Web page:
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Supported Learning Groups

About SLG

What is SLG?

Supported Learning Groups (SLG) are student-led study sessions designed to help you succeed in a course, improve your study skills, and become a successful student at UFV. Whether you’re looking for that A+, just have a few questions, or simply want a group to study with, SLG is for you. 

See the list of courses supported by SLG

About SLG


  1. Improve course engagement.
  2. Increase retention in the course.
  3. Decrease school and course drop-out levels.
  4. Explore new ways to study.
  5. Provide students a support group to discuss material with.

The Five Basic Principles

  1. Support historically difficult courses and not at-risk students.
  2. Train student leaders to introduce learning and study strategies that apply directly to the course content.
  3. Provide student facilitated study/review sessions.
  4. Be inclusive and voluntary; available to all students enrolled in targeted courses.
  5. Take place at regularly scheduled times, outside of class hours.

How Supported Learning Works

Supported Learning Groups, also known as supplemental instruction (SI), are student-led study skills and learning strategy sessions designed to increase student success in historically-difficult courses. SI was created at the University of Missouri-Kansas City and is the non-remedial approach to learning. The power of the SLG program is its focus on at-risk courses as opposed to at-risk students. The student leaders are people who have already successfully completed the course and completed a leader training program.

The SLG leader attends classes along with the other students, and then once or twice a week facilitates a study session for any student who wishes to attend. The SLG leader focuses on helping students develop transferable learning skills and strategies, and applies these to the content of the course. The theoretical framework for supported learning groups is based on a social knowledge construction approach to learning which incorporates Lev Vygotsky’s notion of the “zone of proximal development”: that is, “What learners do in collaboration today, they will be able to do independently tomorrow” (Supplemental Instruction Supervisor Manual. Kansas City: UMKC, c.2006. P. 12.)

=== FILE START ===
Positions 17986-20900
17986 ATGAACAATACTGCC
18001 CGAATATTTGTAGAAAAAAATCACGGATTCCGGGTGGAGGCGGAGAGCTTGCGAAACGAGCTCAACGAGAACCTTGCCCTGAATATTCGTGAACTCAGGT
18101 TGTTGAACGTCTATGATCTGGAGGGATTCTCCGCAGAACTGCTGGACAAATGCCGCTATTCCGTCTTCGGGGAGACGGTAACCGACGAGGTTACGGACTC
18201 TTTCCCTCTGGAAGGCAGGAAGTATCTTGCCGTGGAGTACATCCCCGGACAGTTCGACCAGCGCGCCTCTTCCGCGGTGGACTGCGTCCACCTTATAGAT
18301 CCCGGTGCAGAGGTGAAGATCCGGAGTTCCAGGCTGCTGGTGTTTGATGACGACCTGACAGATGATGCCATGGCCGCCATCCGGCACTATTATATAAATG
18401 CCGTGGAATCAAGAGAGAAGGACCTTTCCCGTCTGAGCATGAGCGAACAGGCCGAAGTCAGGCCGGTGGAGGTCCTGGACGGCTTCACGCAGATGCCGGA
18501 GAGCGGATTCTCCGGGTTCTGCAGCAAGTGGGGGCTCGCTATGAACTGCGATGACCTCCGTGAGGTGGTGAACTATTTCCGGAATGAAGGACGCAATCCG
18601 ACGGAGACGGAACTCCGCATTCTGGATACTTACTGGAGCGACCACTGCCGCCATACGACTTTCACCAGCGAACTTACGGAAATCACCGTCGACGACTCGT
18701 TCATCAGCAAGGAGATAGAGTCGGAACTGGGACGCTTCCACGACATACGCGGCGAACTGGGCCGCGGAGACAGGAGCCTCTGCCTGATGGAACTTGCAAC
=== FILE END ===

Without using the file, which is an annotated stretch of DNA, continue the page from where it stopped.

This social knowledge construction aspect of the SLG program distinguishes it from more traditional approaches to supplemental instruction, such as tutoring programs. Students learn to learn in a collaborative, structured, social environment where proven learning strategies are applied to course content. SLG leaders facilitate learning by teaching students to recognize and ‌implement learning strategies appropriate for difficult course concepts. Students participate in small group exercises that promote social interaction and collaborative learning.

In these small group settings, students assist each other as they develop their own learning strategies. In some cases, students who have been helped by SLG go on to help others by becoming SLG leaders themselves. SLG leaders never re-lecture in their sessions.

History of the Program at UFV

The Supported Learning Groups (SLG) pilot project, underway since September 2008, was administered by four volunteer coordinators: Wendy Watson, Director of Assessment Services; Kim Isaac, University Librarian; Donna Alary, Director of Enrollment Management; and Najmi Alibhai, UFV Counselor. SLG acquired permanent status at UFV in 2010 and has since then found a home in C1007. This program is now under the Teaching & Learning Department (AVP Awneet Sivia) and administered by Navneet Sidhu (Coordinator) and Michael Fischer (Learning Support Facilitator).

During the pilot year, SLGs were offered for students in 7 courses (17 sections) in the Faculties of Arts and Science: Computer Information Systems 192; Computing Science 150; Geography 101 and 130; Mathematics 104 and 105; and Psychology 101. The total final graded enrolment for these courses was 518 with 191 students participating in SLG (37%). The total number of session hours offered was 295. The student contact hours totaled 1203. 

The combined mean course grade for the SLG participants was 2.54 as compared to 2.20 for the non-participants. The rate of D, F, and W’s in the SLG participant group (10%) was lower than for the non-participant group (21%). 

Due to the small sample size, data must be interpreted with caution. However, these results are encouraging as those who attended SLGs received higher course grades than those who did not. For the individual courses, the data analyzed by clustered attendance (0, 1-3, 4 or more hours) suggest that students who regularly attend SLGs receive higher grades than those who attend only one session. 

These data suggest that the SLG supported learning model makes a difference in students’ learning. When students learn and achieve higher course grades for their learning, particularly in first year courses, we know that they tend to stay in higher education at a higher rate, thus affecting retention on campus. 

The student leaders in year one also indicate that this experience was valuable to their own learning and development; several of the leaders have returned to serve in the SLG program for a second or third year.‌

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